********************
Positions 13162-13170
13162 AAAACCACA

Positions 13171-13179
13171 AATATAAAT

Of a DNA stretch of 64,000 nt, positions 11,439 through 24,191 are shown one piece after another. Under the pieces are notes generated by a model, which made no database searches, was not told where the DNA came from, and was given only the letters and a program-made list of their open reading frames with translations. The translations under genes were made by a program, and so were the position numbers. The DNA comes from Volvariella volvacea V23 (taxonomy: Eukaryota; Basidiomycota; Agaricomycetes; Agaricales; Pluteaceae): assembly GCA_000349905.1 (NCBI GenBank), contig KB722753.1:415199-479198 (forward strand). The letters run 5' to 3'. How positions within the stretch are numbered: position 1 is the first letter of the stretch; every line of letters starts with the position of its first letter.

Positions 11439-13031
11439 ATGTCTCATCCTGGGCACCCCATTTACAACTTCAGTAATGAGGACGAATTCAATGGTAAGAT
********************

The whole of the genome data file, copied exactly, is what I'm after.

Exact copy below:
Positions 13162-13170
13162 AAAACCACA

Positions 13171-13179
13171 AATATAAAT

Of a DNA stretch of 64,000 nt, positions 11,439 through 24,191 are shown one piece after another. Under the pieces are notes generated by a model, which made no database searches, was not told where the DNA came from, and was given only the letters and a program-made list of their open reading frames with translations. The translations under genes were made by a program, and so were the position numbers. The DNA comes from Volvariella volvacea V23 (taxonomy: Eukaryota; Basidiomycota; Agaricomycetes; Agaricales; Pluteaceae): assembly GCA_000349905.1 (NCBI GenBank), contig KB722753.1:415199-479198 (forward strand). The letters run 5' to 3'. How positions within the stretch are numbered: position 1 is the first letter of the stretch; every line of letters starts with the position of its first letter.

Positions 11439-13031
11439 ATGTCTCATCCTGGGCACCCCATTTACAACTTCAGTAATGAGGACGAATTCAATGGTAAGAT